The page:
‘Big Blue’ the A-League’s biggest game?

Mike Tuckerman Columnist

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    The grand final pits Sydney FC against Melbourne Victory, adding extra spice to one of the A-League's most heated grudge matches. (AAP Image/Paul Miller)

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    Is the Big Blue the A-League’s biggest game? Is the reputation undeserved, or are Sydney FC and Melbourne Victory truly the bitterest rivals in the land?

    It certainly seemed that way given the intensity of their clash at Allianz Stadium on Saturday night, as the two sides battered each other on a dry and difficult pitch in an absorbing 1-1 draw.

    A point apiece was just about the right result, although Victory fans might argue their team enjoyed the better chances, while Yairo Yau’s post-goal celebration suggested he doesn’t much appreciate being forced to come off the bench for the Sky Blues.

    From a footballing point of view, the clash still left some questions to be answered.

    Can Sydney FC afford to drop points in their final two encounters on the road at Western Sydney and Brisbane Roar?

    Is Victory’s defence solid enough to mount a genuine title campaign?

    Can either side stop the juggernaut that is Western Sydney Wanderers?

    At the start of the season it would have seemed almost unthinkable for Sydney FC to go into the Sydney derby as underdogs, but that’s exactly what will happen at Parramatta Stadium next weekend.

    Nevertheless, with such a potent strike force they’ll fancy their chances of springing an upset against the upstarts from across town, and I wouldn’t bet against Western Sydney’s winning streak coming to an end.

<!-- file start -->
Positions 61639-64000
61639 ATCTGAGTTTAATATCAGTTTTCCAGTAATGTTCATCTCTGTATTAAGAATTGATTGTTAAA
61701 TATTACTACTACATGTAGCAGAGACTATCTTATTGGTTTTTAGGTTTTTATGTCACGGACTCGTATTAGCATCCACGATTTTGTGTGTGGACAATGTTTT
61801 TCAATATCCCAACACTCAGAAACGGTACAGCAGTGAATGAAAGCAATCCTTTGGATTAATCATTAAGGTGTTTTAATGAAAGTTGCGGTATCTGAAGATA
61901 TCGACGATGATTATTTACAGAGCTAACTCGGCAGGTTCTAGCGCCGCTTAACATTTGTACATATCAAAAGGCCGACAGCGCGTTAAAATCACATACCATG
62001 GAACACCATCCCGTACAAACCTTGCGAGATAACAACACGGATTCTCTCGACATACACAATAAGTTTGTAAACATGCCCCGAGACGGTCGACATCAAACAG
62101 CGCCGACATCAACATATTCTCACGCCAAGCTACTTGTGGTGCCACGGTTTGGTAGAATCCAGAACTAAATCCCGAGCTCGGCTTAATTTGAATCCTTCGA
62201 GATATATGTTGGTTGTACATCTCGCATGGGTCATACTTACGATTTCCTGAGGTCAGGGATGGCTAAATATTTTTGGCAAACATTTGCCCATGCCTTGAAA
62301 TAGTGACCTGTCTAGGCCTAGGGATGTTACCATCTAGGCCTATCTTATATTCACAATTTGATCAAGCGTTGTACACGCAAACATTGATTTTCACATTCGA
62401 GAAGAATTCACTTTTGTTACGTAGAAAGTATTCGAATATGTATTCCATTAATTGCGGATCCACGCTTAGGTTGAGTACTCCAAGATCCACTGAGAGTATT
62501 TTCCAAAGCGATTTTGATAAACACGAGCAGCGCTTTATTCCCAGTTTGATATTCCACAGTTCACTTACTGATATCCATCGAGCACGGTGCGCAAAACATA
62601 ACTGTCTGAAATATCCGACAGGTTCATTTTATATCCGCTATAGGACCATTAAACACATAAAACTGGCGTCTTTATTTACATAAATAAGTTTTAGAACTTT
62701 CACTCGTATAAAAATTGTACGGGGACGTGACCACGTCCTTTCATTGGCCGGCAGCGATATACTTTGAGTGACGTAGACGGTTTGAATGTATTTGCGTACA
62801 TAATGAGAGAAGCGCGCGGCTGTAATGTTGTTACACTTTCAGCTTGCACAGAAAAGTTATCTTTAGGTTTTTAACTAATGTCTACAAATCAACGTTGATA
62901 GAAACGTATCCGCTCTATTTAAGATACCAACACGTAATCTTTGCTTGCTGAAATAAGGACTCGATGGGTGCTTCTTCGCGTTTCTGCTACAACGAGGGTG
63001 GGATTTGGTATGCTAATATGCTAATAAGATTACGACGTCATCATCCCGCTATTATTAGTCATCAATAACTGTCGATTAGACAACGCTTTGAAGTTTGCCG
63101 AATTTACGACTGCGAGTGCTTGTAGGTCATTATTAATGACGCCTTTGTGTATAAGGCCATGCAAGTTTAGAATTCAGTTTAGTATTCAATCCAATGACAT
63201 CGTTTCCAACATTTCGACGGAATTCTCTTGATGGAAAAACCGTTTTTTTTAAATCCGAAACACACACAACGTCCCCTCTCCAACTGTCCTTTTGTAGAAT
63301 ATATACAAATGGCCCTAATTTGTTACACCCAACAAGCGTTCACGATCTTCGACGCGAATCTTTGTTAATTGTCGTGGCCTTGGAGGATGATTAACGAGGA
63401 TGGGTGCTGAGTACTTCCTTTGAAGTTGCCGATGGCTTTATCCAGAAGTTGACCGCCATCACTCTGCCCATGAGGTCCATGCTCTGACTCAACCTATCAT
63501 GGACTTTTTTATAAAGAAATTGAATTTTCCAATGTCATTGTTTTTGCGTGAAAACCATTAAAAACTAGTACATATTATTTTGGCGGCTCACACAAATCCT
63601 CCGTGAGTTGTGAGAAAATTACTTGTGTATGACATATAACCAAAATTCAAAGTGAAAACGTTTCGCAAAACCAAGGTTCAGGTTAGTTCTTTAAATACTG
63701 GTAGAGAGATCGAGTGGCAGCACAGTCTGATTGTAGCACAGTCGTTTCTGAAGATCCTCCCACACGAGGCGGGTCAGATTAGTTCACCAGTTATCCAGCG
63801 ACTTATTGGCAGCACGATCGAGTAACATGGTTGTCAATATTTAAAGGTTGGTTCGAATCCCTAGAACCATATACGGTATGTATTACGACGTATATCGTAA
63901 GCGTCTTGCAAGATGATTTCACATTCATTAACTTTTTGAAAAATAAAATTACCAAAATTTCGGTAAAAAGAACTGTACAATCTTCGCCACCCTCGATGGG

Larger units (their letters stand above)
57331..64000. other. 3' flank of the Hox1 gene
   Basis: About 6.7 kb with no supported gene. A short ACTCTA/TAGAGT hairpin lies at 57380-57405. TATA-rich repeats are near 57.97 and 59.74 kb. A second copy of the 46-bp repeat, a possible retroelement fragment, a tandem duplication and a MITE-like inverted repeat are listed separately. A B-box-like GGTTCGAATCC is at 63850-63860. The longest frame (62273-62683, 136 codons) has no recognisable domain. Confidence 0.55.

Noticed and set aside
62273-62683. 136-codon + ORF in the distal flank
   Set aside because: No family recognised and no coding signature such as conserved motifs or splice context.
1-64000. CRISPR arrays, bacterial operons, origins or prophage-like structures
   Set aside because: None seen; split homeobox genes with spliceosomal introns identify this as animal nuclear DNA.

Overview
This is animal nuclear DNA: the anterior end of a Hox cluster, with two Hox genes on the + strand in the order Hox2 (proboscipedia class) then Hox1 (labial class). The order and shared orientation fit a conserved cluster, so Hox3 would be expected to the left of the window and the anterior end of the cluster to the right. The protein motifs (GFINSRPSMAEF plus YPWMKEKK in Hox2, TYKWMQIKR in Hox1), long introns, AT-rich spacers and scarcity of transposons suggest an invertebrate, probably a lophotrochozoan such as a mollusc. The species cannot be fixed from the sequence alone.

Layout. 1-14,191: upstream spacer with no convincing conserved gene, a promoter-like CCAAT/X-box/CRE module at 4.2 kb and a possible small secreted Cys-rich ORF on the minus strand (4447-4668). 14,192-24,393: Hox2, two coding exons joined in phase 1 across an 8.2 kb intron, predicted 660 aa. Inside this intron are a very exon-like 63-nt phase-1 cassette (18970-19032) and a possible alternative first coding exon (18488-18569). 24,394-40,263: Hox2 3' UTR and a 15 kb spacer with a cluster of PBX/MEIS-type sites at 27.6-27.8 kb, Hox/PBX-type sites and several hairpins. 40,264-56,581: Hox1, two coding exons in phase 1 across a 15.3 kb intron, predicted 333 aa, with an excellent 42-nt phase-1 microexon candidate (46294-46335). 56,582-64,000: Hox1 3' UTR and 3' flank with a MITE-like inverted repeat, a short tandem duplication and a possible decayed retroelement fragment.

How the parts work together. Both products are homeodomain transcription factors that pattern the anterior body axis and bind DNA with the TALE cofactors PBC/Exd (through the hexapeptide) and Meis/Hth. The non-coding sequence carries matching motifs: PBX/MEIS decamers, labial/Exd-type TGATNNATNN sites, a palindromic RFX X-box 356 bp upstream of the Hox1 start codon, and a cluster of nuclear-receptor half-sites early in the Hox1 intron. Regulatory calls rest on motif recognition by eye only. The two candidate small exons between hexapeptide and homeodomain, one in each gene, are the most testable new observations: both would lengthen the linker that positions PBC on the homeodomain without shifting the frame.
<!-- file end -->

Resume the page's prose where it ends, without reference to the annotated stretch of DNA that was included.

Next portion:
But what the Sky Blues may have to factor in is an irate supporter base, after the club released a press statement to admonish The Cove for unfurling an unauthorised ‘tifo’ banner against the Victory.

    The banner, which received only an instant’s worth of TV coverage from Fox Sports, used a commonly heard but readily offensive slang term to refer to the Victory.

    Some Cove members are now upset the club chose to admonish the supporter group publicly, but in truth it’s difficult to see what other choice club officials had and quite frankly, it’s naïve in the extreme to imagine someone wouldn’t have taken offence in the first place.

    The whole incident helps give rise to the notion that the Big Blue – a moniker we seem to be stuck with – is the most heavily anticipated and spiteful of A-League affairs.

    If that’s the case though, it’s a shame only 22,000 fans turned out at Allianz Stadium to watch it, even if that does represent a decent attendance figure for the Sky Blues.

    It’s a far cry from the consistent full houses some pundits were predicting when Sydney FC signed Alessandro Del Piero at the start of the season and for all his value on the field, it’s questionable whether Del Piero has been quite the expected box office draw card off it.

    He certainly knows all about the intensity of matches between the two fierce rivals, given how frequently he’s been fouled in them, but there are a couple of other fixtures which deserve further scrutiny when it comes to rating the A-League’s biggest rivalry.

    Fixtures between Victory and their cross-border rivals Adelaide United are certainly not for the faint-hearted, while the F3 derby between Central Coast and Newcastle can often be a niggly affair.

    However there’s a sense that matches between clubs from Australia’s two biggest cities just have that little bit more spice, though it remains to be seen whether the Wanderers become Victory’s fiercest rivals over time.

    Regardless, last weekend’s Big Blue truly was an exhilarating affair and hopefully it was a precursor of things to come with the finals just around the corner.

    Western Sydney may be the story of the A-League season so far, but on a night of high drama in Moore Park, Sydney FC and Melbourne Victory reminded us all that there are plenty of other talking points.

    Mike Tuckerman
    Mike Tuckerman

    Mike Tuckerman is a Sydney-born journalist and lifelong football fan. After lengthy stints watching the beautiful game in Germany and Japan, he settled in Brisbane, and has been a leading Roar football columnist from December 2008.